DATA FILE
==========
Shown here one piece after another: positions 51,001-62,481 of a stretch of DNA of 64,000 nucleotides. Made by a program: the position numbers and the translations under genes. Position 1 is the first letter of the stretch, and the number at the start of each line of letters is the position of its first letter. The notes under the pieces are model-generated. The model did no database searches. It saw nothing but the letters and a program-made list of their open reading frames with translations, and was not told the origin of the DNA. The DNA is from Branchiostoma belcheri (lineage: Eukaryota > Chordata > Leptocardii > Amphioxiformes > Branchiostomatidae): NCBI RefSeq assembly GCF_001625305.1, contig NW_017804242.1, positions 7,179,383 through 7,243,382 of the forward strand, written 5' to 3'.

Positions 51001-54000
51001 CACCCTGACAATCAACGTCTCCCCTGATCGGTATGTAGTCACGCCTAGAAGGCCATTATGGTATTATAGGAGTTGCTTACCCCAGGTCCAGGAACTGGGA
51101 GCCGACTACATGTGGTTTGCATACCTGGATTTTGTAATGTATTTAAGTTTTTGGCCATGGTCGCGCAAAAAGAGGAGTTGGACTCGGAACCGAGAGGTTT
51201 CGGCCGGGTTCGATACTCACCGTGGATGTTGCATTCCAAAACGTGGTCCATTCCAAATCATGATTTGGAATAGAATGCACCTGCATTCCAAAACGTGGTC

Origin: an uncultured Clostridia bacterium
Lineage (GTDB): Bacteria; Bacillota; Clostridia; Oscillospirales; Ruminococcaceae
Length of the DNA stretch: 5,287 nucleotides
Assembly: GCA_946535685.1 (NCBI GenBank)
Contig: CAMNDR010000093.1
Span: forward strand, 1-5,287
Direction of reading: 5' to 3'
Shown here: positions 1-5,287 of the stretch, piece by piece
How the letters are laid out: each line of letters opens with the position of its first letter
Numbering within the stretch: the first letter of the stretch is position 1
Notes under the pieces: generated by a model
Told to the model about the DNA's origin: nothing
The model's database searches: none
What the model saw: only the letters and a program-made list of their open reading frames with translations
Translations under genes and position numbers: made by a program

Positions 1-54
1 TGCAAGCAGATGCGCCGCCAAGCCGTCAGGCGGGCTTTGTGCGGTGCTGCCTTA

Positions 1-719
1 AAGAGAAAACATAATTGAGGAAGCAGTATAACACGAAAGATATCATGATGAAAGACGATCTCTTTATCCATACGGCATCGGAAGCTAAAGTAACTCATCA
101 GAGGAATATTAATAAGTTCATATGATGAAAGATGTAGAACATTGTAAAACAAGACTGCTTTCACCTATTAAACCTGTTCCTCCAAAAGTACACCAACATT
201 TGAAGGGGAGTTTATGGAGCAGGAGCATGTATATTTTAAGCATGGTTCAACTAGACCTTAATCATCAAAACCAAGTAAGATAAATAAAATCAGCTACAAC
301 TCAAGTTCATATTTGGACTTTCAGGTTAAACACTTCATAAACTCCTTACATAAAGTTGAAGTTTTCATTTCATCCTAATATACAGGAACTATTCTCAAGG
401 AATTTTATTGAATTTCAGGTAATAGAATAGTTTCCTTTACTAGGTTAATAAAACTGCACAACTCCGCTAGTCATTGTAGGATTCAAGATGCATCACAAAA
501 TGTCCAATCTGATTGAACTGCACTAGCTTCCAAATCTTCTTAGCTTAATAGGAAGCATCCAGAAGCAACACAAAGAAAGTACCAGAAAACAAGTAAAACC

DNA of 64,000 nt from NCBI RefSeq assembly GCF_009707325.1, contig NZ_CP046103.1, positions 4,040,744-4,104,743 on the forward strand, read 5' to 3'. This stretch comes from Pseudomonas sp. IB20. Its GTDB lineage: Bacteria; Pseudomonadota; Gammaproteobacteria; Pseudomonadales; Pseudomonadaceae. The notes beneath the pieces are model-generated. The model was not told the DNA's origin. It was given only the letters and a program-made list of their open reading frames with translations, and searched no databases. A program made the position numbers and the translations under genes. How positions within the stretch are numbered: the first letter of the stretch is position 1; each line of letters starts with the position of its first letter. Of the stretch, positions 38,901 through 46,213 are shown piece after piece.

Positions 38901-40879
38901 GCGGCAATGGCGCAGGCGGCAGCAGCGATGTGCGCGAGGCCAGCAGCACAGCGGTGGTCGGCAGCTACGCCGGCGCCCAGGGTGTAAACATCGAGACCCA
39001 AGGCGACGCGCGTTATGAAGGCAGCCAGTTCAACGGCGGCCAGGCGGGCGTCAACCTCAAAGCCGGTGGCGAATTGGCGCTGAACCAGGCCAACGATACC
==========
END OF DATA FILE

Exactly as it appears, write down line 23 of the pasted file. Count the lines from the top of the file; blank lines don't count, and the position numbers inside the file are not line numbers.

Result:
Positions 1-719